A few years ago, Ian Paisley told the BBC journalist Peter Taylor that he would not be changing.
"I'll go to the grave with the convictions I have," said the DUP leader, a dominant, and often controversial, personality in Northern Ireland politics for more than three decades.
These words are being examined more carefully these days, as Ian Paisley, aged 78, stands between his uncompromising past, and a new future.
He is famous for saying no, famous for saying "never, never, never" and famous for not giving an inch to any of his enemies.
And as leader of both the Democratic Unionist Party and the fundamentalist Free Presbyterian Church, Mr Paisley has mixed politics and religion with an uncompromising zeal.
Ian Paisley addressing supporters in 1974
It was his passionate opposition to Irish republicanism that launched him on the political scene.
In 1964, he demanded an Irish tricolour be removed from Divis Street in west Belfast. When the RUC removed it, it led to rioting.
The Sinn Fein leader, Gerry Adams, then a young man, remembers the incident as shaping his political development.
Mr Paisley has blocked power-sharing with moderate nationalists for years, most markedly in 1974, when he supported a strike involving loyalist paramilitaries to wreck Sunningdale.
The Ulster Unionist leader who headed the failed Sunningdale power-sharing Executive, Brian Faulkner attacked Mr Paisley as the "demon doctor".
His doctorate is an honorary one, bestowed by the Bob Jones University, in South Carolina but he likes to use the title.
He is also quite capable of verbal combat with his critics and his political enemies.
The Rev Ian Paisley
1926: Born Armagh, NI
1951: Founded Free Presbyterian Church
1974: Entered Parliament
1979: European Parliament
1998 NI Assembly
While the DUP leader has condemned violence, both loyalist and republican, he has been criticised for his own past involvement with shadowy groups.
In 1981, he appeared on a hillside in the dead of night with 500 men brandishing firearms licences and later had a brief dalliance with Ulster Resistance.
With the peace process came attempts by loyalist paramilitaries to organise politically - and challenge the DUP. But neither the Progressive Unionist Party nor the now disbanded Ulster Democratic Party made much impact electorally.
When the loyalist paramilitaries supported the 1998 Good Friday Agreement, Mr Paisley found himself verbally abused by members of the UDA and UVF.
Back then, Ian Paisley seemed to have been defeated. He suffered the humiliation of seeing a majority of unionists, however slim, embrace a deal he had vowed to wreck.
That may have been Ian Paisley's epiphany - a moment of truth, that the landscape demanded a new brand of unionism, tough but compromising.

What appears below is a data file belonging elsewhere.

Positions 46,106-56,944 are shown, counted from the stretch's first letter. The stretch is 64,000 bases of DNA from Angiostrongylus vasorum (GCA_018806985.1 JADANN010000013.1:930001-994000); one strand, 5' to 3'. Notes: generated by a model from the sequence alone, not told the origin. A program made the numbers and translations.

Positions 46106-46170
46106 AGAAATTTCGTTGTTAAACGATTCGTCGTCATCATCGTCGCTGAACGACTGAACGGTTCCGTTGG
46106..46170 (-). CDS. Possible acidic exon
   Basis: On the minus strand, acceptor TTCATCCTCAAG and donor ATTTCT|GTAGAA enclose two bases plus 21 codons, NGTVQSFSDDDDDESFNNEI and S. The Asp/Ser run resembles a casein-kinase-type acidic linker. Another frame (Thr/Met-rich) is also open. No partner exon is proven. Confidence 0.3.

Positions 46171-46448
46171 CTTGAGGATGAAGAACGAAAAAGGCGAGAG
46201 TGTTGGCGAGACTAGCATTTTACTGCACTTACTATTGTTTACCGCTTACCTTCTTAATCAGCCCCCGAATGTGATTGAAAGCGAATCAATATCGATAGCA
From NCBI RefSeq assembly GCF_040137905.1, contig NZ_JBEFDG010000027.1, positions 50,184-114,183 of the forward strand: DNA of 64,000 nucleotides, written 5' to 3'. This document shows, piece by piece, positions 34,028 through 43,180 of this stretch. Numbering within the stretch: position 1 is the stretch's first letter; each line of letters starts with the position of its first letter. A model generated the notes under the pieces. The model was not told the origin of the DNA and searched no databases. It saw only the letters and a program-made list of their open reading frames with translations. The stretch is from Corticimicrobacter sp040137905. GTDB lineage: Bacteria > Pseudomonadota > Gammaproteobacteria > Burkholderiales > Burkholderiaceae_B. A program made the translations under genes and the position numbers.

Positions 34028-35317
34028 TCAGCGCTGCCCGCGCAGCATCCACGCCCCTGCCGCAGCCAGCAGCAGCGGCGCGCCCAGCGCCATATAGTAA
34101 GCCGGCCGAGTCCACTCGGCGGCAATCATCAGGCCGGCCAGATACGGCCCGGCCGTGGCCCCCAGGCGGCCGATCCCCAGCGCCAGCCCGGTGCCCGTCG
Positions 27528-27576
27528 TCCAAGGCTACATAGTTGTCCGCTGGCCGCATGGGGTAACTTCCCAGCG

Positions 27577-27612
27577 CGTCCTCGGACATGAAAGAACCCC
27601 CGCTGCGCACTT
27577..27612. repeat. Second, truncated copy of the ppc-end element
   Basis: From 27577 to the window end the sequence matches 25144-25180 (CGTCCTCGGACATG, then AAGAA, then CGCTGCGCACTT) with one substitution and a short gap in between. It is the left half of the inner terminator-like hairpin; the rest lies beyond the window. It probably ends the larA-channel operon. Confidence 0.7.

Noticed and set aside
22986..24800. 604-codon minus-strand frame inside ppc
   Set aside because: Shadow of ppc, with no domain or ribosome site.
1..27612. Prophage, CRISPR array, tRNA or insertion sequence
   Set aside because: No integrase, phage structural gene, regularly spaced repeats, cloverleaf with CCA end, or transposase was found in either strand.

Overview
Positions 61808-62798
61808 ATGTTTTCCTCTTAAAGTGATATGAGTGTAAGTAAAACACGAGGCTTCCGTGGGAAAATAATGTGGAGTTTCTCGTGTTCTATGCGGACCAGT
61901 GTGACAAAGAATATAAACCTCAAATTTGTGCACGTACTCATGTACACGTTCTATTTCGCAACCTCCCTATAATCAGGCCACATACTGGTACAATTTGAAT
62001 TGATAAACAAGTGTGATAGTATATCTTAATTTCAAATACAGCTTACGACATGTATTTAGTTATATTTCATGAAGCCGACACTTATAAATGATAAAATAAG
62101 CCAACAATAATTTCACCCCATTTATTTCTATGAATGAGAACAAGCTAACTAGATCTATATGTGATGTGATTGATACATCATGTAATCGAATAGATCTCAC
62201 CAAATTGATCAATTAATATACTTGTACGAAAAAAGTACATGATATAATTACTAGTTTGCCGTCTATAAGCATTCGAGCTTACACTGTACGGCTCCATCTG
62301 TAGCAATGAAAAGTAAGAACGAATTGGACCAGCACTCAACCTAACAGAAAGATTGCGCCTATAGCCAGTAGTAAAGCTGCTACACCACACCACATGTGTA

Despite his hard-line stance over Sunningdale, his views have been evolving for years. As the Troubles drew to a close, the DUP seemed willing to accommodate constitutional nationalists in power-sharing.
Mr Paisley's party topped the poll in assembly election
Failure to fully implement the 1998 deal allowed the DUP to make a comeback - winning the lion's share of the seats in the 2003 assembly poll.
He takes his role as the dominant leader of unionism extremely seriously. He gave up his job as an MEP.
He has said that if there was power-sharing with Sinn Fein, he would have a lot to swallow. Those are the words of a man who has clearly thought about the notion.
While his old enemies in the republican movement have changed - and grown politically stronger - the DUP leader is keeping observers guessing as to whether he too can change.
Is he going to remain an ever-fixed hardliner or is he going to leave historians with the image of a peace-maker?
The latter is increasingly viewed as plausible.
It's possible his hard-line stance all these years was merely a tool to win power. But it's also possible that it's the change in circumstances that is leading to a changed Paisley.
How can he justify saying no if there is a chance to get rid of the IRA? Mr Paisley may know that the deal will eventually be done and prefer to do it himself rather than leave it to his lieutenants, Peter Robinson and Nigel Dodds.
Despite his apparent conversion to moderate language, there are still flashes of the firebrand Paisley. He still condemns the Pope and the Roman Catholic Church.
Mr Paisley has insisted that while he is opposed to the Catholic Church, he has nothing against individual Catholics. This distinction is often lost on his critics, who dismiss him as a bigot.
Mr Paisley takes his role as dominant leader of unionism very seriously
They point to his behaviour in the summer of 2004. After recovering from an illness, and confessing he had walked in "death's shadow" he attacked journalists who wrote about his health as "Romanists".
Famously, he once branded then Ulster Unionist leader Jim Molyneaux (now Lord Molyneaux) a Judas over his budding relationship with Dublin.
More infamously, he threw snowballs in 1965 at then Irish Prime Minister Sean Lemass when he came to Stormont.
Yet Paisley boldly and unblushing went to Leinster House to meet the Irish Prime Minister, Bertie Ahern, for the first time in the autumn of 2004 and talked of friendly relations.
He has learned to say maybe - but will he learn to say yes or will he focus merely on an assembly with scrutiny powers and no power-sharing executive?
The latter seems to be the case.
Now that Ian Paisley has nine MPs at Westminster to the Ulster Unionist Party's one, he may be happy to settle for this for now, and consolidate his base, without taking any risks.
He could calculate that, having become undisputed unionist leader, he is free to cut a deal.
That seems unlikely until there is more clarity, and certainty around IRA intentions - accompanied by a lengthy testing period.